During the seventies, while a student at the University of Washington, I studied Indian music, dance, philosophy, and culture. The first asana class I went to was in 1973 in Santa Cruz, California; I was not impressed with the class and did not go back. The significant experience with asana practice was with Tara Rose. We started to attend her classes in the East Village around 1984.

When did you realize that you were creating your own style of yoga? Was it a conscious decision?

David: Any yoga teacher can only teach the methods and practices that worked for them. We had many great teachers who inspired us with methods and teachings that served them well. We practiced yoga, and our friends asked us to share the methods that resonated with us. It was only after the fact that it came to be called Jivamukti yoga.

Sharon: It was a conscious decision to call the style Jivamukti, because we wanted a name which, when people said it, they would connect to the aim of the practice, which is enlightenment.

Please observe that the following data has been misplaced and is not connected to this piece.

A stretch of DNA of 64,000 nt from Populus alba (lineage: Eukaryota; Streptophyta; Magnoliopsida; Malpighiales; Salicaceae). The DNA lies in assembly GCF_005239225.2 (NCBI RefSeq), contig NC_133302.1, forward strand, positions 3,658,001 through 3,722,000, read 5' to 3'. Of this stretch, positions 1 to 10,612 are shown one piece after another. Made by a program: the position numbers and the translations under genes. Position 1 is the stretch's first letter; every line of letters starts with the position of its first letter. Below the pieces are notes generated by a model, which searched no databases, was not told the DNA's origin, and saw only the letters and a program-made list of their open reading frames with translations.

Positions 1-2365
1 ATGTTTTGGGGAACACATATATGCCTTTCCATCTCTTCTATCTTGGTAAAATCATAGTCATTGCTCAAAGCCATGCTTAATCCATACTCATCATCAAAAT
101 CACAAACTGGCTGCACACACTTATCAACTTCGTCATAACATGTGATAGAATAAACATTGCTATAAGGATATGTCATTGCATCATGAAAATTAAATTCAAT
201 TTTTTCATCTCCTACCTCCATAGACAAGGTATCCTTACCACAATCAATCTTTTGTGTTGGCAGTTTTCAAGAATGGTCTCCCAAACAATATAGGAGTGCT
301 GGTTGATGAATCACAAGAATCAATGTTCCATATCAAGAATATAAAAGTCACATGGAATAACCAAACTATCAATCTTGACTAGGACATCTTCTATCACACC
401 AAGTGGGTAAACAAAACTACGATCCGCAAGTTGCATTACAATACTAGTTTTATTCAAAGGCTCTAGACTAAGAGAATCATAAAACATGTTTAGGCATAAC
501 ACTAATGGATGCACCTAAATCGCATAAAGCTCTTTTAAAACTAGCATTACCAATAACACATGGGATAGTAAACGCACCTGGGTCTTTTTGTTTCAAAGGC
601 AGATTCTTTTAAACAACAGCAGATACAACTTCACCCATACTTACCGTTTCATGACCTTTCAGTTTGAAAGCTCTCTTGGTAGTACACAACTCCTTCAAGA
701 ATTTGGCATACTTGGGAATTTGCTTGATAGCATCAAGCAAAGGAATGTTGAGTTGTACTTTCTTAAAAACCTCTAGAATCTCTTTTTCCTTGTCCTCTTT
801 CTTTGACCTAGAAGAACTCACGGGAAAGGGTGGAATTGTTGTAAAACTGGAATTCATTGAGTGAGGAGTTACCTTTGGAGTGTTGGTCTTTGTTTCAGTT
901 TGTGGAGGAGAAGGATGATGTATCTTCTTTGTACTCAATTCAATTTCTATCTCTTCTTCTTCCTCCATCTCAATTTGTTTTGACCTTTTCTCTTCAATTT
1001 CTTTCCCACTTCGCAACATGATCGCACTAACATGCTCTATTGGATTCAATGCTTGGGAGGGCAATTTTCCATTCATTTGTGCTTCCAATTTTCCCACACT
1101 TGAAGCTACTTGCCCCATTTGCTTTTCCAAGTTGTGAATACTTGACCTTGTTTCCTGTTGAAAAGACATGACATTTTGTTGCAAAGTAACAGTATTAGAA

Jivamukti is actually an American rendition of the Sanskrit word, Jivanmukti, which means liberated while living. A Jivanmukta is one who is liberated and lives to benefit the lives of others.

YG: How did it evolve?

David: Organically. It grew quickly but was always a reflection of our personal growth and the larger cultural developments. At some point, about 1997, we launched a program nationally to promote Jivamukti (liberated living); we now work internationally to promote non-harming lifestyles, political and social activism, and evolutionary techniques through Jivamukti yoga. Our students teach all over the world and have created centers in New York, London, Berlin, Munich, Toronto, Vancouver, and Charleston, South Carolina.

Sharon: How did it evolve? It was definitely an organic process. I mean, we didn’t wake up one morning and decide we are going to be yoga teachers, we are going to create this method called Jivamukti yoga, and we are going to rent a space and etc., etc. We were artists who were also political activists, and we were trying to shift the values of our culture through our art. We recognized pretty much immediately that the ethical precepts of yoga were in line with our activist views and aspirations, especially ahimsa and aparigraha.